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Weapons of Mass Destruction (WMD)


Khamisiyah: A Historical Perspective on Related Intelligence

Persian Gulf War Illnesses Task Force

9 April 1997

Introductory Note From the Acting Director of Central Intelligence

On February 27, in response to President Clinton's tasking to his Advisory Committee (PAC) on Gulf War Veterans' Illnesses, I appointed Robert Walpole to be my Special Assistant for this issue. I asked him to have a Persian Gulf War Illnesses Task Force running by 3 March. One of its first tasks was to determine what the Intelligence Community knew about the Khamisiyah storage facility, when we knew it, and what we did with that information. Former task forces had focused on identifying areas of potential exposure to chemical agents and on assessing what had happened in March 1991 at Khamisiyah.

This paper and the accompanying documents do not contradict previous intelligence warnings before Desert Shield/Desert Storm: that Iraq was likely to have chemical warfare (CW) munitions in the theater of operations and that Iraqi CW munitions might not be marked. It also does not change our judgment that Iraq did not use chemical weapons during Desert Storm.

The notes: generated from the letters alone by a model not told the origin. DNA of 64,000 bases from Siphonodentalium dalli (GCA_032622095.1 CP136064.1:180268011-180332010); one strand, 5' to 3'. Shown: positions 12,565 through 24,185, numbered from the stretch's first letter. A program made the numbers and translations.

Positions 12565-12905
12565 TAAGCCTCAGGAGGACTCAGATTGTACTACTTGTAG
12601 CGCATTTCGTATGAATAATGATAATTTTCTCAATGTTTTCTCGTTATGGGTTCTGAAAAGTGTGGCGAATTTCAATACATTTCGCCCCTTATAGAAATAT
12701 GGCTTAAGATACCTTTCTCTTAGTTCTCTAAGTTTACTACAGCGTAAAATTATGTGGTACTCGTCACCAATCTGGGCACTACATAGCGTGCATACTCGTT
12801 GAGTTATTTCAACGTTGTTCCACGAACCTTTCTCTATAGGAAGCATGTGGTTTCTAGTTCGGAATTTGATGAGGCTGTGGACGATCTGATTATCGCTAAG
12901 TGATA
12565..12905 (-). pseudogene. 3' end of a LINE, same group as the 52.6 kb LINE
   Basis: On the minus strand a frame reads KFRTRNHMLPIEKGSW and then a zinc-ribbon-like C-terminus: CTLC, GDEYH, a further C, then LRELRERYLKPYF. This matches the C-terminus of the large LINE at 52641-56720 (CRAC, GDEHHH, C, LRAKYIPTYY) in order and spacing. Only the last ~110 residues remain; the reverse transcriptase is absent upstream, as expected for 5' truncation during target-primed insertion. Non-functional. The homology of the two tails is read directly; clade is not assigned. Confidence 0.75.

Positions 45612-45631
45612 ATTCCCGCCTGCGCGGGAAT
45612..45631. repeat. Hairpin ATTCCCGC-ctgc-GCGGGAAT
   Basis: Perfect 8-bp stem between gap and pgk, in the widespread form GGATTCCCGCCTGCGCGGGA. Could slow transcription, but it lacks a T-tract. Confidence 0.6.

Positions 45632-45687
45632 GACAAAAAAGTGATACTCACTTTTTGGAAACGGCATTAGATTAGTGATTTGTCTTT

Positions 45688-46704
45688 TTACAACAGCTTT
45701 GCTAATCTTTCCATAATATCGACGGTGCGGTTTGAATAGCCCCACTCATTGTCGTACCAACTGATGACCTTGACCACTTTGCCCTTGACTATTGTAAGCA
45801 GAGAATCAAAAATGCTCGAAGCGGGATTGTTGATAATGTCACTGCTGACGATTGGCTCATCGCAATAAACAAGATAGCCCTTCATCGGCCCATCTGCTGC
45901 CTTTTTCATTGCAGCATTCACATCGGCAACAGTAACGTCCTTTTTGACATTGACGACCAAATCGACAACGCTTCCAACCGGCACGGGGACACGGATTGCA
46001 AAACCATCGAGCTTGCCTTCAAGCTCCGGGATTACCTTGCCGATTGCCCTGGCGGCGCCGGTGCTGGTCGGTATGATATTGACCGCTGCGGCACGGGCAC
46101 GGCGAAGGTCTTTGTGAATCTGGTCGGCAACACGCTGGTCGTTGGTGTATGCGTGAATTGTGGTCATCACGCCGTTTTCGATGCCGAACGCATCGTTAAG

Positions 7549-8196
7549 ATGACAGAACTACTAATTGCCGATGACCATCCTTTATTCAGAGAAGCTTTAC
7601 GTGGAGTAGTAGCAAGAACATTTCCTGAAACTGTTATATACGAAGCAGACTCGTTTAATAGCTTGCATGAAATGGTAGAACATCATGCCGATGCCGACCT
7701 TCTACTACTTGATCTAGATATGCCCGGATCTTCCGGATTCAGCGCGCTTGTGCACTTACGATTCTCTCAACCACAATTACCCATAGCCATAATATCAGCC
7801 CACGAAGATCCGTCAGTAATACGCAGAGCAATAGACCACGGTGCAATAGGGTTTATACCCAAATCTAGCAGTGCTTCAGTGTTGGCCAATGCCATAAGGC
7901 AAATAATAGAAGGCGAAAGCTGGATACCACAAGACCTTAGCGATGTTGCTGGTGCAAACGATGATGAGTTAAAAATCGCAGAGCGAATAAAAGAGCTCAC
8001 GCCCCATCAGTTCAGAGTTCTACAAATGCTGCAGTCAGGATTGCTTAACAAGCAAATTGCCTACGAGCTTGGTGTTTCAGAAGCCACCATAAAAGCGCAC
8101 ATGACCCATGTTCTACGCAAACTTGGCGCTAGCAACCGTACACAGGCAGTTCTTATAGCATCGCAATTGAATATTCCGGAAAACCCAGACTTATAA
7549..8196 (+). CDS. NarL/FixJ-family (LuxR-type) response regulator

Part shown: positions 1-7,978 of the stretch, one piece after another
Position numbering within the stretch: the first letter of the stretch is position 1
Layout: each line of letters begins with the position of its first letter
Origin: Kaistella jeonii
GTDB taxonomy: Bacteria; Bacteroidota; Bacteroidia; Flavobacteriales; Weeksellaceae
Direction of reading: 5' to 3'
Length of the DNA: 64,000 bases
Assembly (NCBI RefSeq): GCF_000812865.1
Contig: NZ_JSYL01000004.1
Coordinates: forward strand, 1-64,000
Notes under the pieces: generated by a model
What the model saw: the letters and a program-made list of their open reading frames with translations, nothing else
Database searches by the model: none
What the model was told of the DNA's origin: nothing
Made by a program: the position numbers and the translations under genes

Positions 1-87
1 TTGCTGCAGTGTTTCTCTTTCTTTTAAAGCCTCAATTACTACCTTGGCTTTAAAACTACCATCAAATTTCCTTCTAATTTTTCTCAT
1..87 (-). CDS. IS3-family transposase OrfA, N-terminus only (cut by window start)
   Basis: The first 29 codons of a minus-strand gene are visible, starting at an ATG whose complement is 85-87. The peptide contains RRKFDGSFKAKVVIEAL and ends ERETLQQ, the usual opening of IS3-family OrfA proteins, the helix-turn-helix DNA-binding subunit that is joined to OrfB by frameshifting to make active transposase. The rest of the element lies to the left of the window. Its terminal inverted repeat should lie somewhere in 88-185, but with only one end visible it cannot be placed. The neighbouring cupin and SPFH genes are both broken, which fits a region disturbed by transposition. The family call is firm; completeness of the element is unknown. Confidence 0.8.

The paper does, however, illustrate that intelligence support associated with Operations Desert Shield and Desert Storm--particularly in the areas of information distribution and analysis--should have been better. Key issues include problems with multiple databases; limited sharing of "sensitive" but vital information; and incomplete searches of files while preparing lists of known or suspect CW facilities. This Task Force is preparing recommendations to address these problems and will continue to assess how we can improve. We will move aggressively to implement those recommendations.

Finally, I would like to thank the United Nations Special Commission for its part in this public release of information. I also want to reiterate my commitment to the men and women who served this country in the Persian Gulf. We owe them a full and accurate accounting of what happened. This paper is a part of that commitment. But this commitment also extends to enhancing intelligence support to men and women who will serve in the future.

              George J. Tenet